What is Lobbying Disclosure Act?

In US, lobbying is authorized. The Lobbying Disclosure Act, 1995, mandates registration of lobby firms and one also needs to file amount spent for lobbying and the exact purpose of the expenditure.

So will this bring an end to corruption?

The US government does recognize the fact that lobbying involves monetary transactions but does not label it as bribe and simply calls it asexpenditure. By framing rules for companies to put this on publicly available accounts, US thinks it has ushered in transparency and done away with corruption. It also becomes apparent that the lines differentiating bribe and lobbying is very blurred – one does not know where one ends and where the other begins. But as humans, we know where to draw the line and not cross over from lobbying to bribing for favors. Similarly, industrialists also know where morality begins and where lobbying ends as long as the inner barometer of integrity functions. And lobbying will mean expenditure, which is what US recognizes. For us in India, lobbying is not even recognized as a profession. And given our enviable ability to find loophole in every law and twisting it to our advantage, a lobbying law might be difficult to work for us. However, we could see a form of accountability by accounting officially at least a part of what is being spent on lobbying.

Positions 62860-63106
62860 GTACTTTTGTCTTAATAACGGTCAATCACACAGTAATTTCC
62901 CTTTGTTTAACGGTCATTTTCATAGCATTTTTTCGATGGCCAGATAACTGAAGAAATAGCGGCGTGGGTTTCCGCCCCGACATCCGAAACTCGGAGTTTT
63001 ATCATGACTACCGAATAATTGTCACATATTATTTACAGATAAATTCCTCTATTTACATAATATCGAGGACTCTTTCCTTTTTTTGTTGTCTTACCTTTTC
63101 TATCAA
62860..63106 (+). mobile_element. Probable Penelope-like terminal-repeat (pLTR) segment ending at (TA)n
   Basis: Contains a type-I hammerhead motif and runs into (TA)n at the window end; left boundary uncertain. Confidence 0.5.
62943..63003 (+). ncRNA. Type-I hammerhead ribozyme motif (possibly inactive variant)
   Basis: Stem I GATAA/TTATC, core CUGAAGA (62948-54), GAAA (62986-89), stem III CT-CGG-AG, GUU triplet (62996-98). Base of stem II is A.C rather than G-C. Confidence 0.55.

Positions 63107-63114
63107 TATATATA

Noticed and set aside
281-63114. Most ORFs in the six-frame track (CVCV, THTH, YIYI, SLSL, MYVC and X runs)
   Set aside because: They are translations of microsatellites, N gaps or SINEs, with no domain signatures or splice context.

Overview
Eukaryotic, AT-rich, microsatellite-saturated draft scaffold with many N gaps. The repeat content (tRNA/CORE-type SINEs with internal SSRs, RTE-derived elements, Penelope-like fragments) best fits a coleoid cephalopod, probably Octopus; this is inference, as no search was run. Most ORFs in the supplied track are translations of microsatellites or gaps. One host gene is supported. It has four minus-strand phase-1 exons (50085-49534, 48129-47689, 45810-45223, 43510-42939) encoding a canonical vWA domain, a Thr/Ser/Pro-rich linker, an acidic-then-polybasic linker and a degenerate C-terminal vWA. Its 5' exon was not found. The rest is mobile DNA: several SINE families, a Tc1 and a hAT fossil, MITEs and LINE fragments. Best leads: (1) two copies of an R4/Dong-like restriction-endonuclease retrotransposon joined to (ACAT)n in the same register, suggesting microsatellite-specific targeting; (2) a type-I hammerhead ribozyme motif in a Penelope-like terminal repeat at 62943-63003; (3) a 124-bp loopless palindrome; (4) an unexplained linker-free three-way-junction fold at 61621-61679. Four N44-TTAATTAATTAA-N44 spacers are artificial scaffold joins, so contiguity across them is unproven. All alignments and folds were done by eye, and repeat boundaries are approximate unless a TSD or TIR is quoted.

Some interesting facts about Lobbying Spends from India:

  • Tata Sons hired Cohen Group for lobbying market research in the automotive, defence and energy sectors in 2007.
  • Reliance became a client of the lobbyist Barbour, Griffith & Rogers on the unspecified issue of TRD, which could mean trade.
  • Wipro spent $33,000 on a lobbyist Melanie Carter-Maguire on issues relating to trade and visa.
  • As discussed earlier, Wal-Mart had spent close to Rs 135 crore on lobbying activities, including on issues related to enhanced market access for investment in India.